His most recent film ‘What Rainforest?‘ reveals the onslaught of oil palm plantations on the Native Customary Rights land of the indigenous peoples of Sarawak in Malaysia. It is part of a bigger campaign found at www.whatrainforest.com which aims to restore the rights of the indigenous peoples and to stop, and eventually reverse, the destruction of the rainforest.
In their words:
EngageMedia (EM): Tell us who you are as a filmmaker
Chi Too (CT): I am not a filmmaker, I only happen to make films. Films are one of the many mediums in which I engage my audience.
EM: How did you come to video as a medium? Why do you work with the moving image?
CT: I was introduced to video whilst studying in college where I began making fictional short films. I work with the moving image simply because it can be an effective means to address and convey ideas and issues. However, I would also be the first to assert that the moving image can also be the most ineffective means to convey ideas and issues. I have never dared to call myself a filmmaker, simply because I’d like to believe that I am capable of expressing myself through various mediums, and that various issues have various needs that can only be effectively expressed by various mediums.
EM: What are the main issues you address in your video work?
CT: My main concerns are of the rainforest and its indigenous inhabitants. My passion for the issue began with the former, however, upon learning the sufferings and injustice faced by latter as a result of the former, I began shifting my attention towards the indigenous peoples.
EM: What radicalised you as a filmmaker – or how did you come to work with these issues? Did it happen in the moment, or was it a process?
CT: I was really thrown into the deep end when I began. I was called by Greenpeace to Papua New Guinea as a volunteer at the Global Forest Rescue Station. As volunteers, we were supposed to convey our experiences to our respective national organizations via blogs.
Unfortunately for me, there is no Greenpeace presence in Malaysia, therefore I thought that perhaps the best thing to do is to make a documentary about it. Reality sank in hard when I arrived in Papua New Guinea only to realize that I had no idea how to make a documentary. It was a case of sink or swim. Fortunately for me, it was there where I met the late Pip Starr. Whilst I was there, Pip screened ‘The Okapa Connection‘ to the local community, It was then that I had my eureka moment: ‘So that’s how you make a documentary’… I went on to make ‘Paradise Bus’.
EM: Tell us about your favourite piece of video you have made, in regards to social justice or environment.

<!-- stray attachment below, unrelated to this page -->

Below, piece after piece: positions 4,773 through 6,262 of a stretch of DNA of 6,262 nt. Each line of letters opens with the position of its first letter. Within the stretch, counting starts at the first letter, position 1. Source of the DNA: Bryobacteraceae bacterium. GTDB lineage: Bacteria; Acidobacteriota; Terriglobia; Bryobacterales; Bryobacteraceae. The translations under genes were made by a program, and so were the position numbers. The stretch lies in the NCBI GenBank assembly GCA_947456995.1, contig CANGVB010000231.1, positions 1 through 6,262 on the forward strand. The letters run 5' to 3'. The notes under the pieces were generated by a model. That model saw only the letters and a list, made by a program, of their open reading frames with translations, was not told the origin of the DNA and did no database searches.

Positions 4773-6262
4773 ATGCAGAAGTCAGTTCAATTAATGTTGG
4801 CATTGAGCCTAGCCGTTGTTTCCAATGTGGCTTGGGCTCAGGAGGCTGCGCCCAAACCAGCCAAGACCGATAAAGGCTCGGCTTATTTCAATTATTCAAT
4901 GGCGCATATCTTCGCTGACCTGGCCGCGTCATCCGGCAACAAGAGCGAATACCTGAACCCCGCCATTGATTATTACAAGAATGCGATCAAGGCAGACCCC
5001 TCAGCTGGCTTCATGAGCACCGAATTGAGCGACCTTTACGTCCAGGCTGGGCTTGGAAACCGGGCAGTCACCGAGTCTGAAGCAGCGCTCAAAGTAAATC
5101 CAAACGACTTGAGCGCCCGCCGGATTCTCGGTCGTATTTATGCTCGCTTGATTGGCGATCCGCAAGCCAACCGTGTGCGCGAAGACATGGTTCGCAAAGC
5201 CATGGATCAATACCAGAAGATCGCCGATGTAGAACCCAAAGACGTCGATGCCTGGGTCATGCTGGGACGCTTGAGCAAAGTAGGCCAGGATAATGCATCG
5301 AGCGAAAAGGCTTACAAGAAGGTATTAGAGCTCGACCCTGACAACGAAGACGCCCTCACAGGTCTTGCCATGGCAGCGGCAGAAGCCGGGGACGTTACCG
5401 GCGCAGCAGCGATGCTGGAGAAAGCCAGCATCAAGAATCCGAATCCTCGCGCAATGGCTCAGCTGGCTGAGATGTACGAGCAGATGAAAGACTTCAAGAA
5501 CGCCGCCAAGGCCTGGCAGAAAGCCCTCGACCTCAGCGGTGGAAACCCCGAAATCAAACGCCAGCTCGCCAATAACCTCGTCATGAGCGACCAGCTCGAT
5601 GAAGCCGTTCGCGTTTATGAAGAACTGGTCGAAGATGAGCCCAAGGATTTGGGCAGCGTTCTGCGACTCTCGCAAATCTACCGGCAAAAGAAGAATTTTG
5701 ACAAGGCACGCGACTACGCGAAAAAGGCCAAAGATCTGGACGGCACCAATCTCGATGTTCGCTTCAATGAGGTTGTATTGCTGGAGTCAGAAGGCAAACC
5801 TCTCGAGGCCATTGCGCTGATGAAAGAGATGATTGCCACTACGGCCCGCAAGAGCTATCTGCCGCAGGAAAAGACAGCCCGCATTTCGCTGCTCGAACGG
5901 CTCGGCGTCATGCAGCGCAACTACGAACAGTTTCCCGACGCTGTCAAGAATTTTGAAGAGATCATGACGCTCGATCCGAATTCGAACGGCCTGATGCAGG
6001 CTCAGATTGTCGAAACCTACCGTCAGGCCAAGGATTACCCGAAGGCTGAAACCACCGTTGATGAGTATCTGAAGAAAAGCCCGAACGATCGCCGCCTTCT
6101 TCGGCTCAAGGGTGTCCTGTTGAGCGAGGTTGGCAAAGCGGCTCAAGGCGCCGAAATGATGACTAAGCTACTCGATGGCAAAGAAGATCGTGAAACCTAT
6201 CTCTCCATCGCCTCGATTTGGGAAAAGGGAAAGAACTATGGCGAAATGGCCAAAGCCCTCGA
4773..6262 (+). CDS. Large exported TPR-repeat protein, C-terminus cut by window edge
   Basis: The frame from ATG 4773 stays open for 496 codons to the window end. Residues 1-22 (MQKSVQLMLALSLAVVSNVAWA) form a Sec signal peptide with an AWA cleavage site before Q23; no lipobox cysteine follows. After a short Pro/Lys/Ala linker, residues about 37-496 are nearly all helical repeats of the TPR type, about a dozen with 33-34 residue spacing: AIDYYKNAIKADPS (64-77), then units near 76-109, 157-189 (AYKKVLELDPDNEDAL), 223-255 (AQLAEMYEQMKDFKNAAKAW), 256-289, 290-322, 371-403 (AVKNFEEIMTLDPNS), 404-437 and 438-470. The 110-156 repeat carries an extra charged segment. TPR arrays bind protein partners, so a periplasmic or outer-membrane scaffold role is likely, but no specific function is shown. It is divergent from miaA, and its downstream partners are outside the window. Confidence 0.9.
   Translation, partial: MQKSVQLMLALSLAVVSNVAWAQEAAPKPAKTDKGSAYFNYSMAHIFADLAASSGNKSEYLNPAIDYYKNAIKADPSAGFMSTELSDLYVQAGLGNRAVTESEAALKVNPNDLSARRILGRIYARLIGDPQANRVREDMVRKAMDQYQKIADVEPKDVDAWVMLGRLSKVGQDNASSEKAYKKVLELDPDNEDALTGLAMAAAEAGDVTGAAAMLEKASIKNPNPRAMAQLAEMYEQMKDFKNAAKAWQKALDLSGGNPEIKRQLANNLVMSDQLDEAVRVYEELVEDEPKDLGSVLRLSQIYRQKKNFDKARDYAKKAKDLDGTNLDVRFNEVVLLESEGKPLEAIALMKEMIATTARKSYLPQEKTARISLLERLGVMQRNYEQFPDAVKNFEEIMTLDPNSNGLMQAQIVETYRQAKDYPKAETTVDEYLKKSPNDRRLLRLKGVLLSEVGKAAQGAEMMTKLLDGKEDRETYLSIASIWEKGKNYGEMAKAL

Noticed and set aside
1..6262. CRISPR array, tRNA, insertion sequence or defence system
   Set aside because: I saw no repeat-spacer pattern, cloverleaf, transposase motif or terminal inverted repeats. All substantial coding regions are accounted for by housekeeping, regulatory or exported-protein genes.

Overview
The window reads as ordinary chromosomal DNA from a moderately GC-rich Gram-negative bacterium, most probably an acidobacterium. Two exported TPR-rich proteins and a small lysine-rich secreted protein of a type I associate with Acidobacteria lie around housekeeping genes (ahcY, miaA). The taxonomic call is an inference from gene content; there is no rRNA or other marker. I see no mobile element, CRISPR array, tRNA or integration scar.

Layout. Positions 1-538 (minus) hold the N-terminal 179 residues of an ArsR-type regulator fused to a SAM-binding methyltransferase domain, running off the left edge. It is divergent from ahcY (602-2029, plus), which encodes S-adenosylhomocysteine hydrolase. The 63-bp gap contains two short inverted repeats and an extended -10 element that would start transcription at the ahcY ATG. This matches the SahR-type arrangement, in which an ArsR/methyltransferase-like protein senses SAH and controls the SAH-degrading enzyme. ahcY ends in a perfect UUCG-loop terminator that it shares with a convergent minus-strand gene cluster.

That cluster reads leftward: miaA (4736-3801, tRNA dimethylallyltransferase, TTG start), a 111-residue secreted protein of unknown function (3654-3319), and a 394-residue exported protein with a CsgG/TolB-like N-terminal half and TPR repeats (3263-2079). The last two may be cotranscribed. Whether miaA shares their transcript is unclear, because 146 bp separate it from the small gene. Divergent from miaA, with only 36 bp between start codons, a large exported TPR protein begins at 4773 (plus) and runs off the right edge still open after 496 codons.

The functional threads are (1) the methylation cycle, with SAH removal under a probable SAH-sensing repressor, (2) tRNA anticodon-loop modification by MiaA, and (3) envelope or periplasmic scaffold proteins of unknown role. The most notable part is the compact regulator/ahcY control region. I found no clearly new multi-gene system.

CT: Having made three documentaries, I have yet to make one which I am truly happy with. Some may say that I am too harsh with myself, but yeah… I believe my favourite social justice video is somewhere in the future.
EM: How do you think online distribution is changing the field of independent video making? How do you use online tools in your work?
CT: I use online video as part of my distribution strategy. However, due to the length of my films and the available (or rather lack of) internet infrastructure in my country, I do not take really take it too seriously as audiences tend to shut themselves off if they have to wait for videos to load. Unless of course if the said audience is already interested in the issue itself. Which leads me to the problematic nature of the internet, in which content only reaches out to audiences who are already interested in the first place. Though this is good to bind solidarity among activists and believers in change, unfortunately, it does very little in terms of changing perceptions of the average person on the streets, which I’d like to believe is the ultimate goal of the social filmmaker.
This is compounded by the fact that the internet is now over-saturated with videos that are of very low quality and value. This makes it even more difficult for a filmmaker to push his/her film across the internet. I would say that internet video was in its initial stages revolutionary for independent filmmakers, but of late, given the mass competition we face on the internet, it might have turned into a monster that is beyond our control.
Tools like EngageMedia are heaven-sent for filmmakers and discerning audiences who yearn for quality material. However, the question remains as to how are we going to get the ‘average Joe’ who enjoys bloopers on YouTube to come over to EngageMedia and get their dose of social activism?
This is a difficult question which I have no answer to. But as a filmmaker who puts much time and resources into producing a film, I cannot allow myself to leave distribution to optimism and feel-good vibes about the internet. This is a question that I will strive to answer for as long as I still make films, and as long as the internet still exists.
EM: Any other comments?
CT: Quite a number of my friends and family have questioned me as to why I do what I do. Many have warned me of the potential dangers I’m putting myself in. Many have told me that this could be a job for ‘somebody else’. Unfortunately, the current situation requires immediate attention. And fortunately for me, to everyone else… I am ‘somebody else’
If you know of any interesting filmmakers around the Asia Pacific you’d like to see featured on EngageMedia.org, drop us an email at contact[at]engagemedia.org